Che Apalache “Rearrange My Heart” (Free Dirt Records, 2019)

“Now, you and I can sing a song / and we can build a congregation / but only when we take a stand / will we change our broken nation.” Those lyrics are lifted from ‘The Dreamer,’ the first single from ‘Rearrange My Heart,’ the new album from Americana/Latingrass/folk group Che Apalache. ‘The Dreamer’ chronicles the life of Moises Serrano, a DACA Dreamer born in Mexico and raised in North Carolina, also the home state of Che Apalache frontman, Joe Troop. Troop worked on the song with Serrano (who is also the subject of a documentary, ‘Forbidden: Undocumented and Queer in Rural America’), and it’s the centrepiece of a powerful and diverse album that musically touches on everything from bluegrass, Americana, and folk, to Latin, jazz, swing, even rural Japanese melodies. Continue reading “Che Apalache “Rearrange My Heart” (Free Dirt Records, 2019)”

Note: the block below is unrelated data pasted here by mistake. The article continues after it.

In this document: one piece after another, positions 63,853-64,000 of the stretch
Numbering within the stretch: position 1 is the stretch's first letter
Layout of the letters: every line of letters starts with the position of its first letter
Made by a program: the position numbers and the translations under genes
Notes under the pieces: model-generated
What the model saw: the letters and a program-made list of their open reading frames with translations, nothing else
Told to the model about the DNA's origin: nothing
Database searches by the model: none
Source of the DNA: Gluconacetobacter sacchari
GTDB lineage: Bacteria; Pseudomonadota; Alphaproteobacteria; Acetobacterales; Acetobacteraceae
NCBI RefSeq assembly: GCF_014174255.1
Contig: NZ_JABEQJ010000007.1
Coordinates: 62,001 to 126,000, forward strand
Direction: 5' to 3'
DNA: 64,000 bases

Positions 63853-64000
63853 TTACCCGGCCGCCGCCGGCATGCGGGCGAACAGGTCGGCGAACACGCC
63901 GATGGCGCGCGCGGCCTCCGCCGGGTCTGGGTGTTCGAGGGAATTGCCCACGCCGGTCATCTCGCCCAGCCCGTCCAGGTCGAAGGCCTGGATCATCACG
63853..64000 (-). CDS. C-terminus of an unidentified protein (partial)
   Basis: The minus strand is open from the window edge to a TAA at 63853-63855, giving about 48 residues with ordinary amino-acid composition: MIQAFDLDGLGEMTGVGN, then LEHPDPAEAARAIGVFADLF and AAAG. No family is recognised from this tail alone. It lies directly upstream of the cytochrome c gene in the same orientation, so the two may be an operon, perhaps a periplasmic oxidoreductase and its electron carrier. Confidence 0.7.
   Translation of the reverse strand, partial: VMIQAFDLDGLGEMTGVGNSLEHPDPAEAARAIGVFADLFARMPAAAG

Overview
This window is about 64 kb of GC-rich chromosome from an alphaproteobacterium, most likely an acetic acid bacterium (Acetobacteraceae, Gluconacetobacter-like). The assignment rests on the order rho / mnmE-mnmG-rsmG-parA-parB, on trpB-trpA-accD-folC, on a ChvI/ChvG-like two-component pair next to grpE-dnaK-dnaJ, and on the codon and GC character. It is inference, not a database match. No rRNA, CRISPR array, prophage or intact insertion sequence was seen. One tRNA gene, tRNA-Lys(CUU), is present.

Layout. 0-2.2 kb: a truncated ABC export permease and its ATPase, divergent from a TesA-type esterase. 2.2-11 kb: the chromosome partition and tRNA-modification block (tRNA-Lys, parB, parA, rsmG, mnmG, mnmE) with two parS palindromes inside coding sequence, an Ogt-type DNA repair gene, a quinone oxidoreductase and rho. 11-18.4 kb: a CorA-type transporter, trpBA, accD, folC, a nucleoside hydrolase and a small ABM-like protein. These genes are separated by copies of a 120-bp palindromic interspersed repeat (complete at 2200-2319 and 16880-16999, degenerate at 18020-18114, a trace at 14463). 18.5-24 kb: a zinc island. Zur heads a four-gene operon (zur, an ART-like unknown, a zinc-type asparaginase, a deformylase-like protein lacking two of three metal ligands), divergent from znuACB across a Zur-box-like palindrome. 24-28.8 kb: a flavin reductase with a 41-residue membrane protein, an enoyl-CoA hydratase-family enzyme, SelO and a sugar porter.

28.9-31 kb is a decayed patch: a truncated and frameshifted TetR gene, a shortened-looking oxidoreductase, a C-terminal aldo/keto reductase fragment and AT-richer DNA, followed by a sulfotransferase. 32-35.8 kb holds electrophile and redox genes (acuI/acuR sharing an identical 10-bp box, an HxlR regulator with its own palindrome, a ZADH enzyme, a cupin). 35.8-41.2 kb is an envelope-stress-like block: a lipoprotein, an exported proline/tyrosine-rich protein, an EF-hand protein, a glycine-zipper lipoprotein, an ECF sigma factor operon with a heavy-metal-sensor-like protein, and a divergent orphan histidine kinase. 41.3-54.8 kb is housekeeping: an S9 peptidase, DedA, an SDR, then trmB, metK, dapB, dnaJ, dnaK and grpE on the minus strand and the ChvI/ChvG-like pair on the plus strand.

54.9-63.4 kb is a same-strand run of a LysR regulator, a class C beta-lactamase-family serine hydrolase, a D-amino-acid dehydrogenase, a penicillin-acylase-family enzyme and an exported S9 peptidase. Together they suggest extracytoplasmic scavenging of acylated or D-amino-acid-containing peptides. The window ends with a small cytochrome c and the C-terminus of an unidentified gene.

Pat Dam Smyth “The Last King” (Quiet Arch, 2019)

‘What the hell is going on?’ Pat Dam Smyth asks at the beginning of ‘Kids,’ the track that kicks off ‘The Last King,’ Smyth’s follow-up to his 2012 debut, ‘The Great Divide.’ What’s going on is the sound of someone with a serious Pink Floyd fetish (not that there’s anything wrong with that). The droning synths that open the album point the way toward an atmospheric journey of moody, classic pop that keeps a foot in the present while acknowledging the past. Continue reading “Pat Dam Smyth “The Last King” (Quiet Arch, 2019)”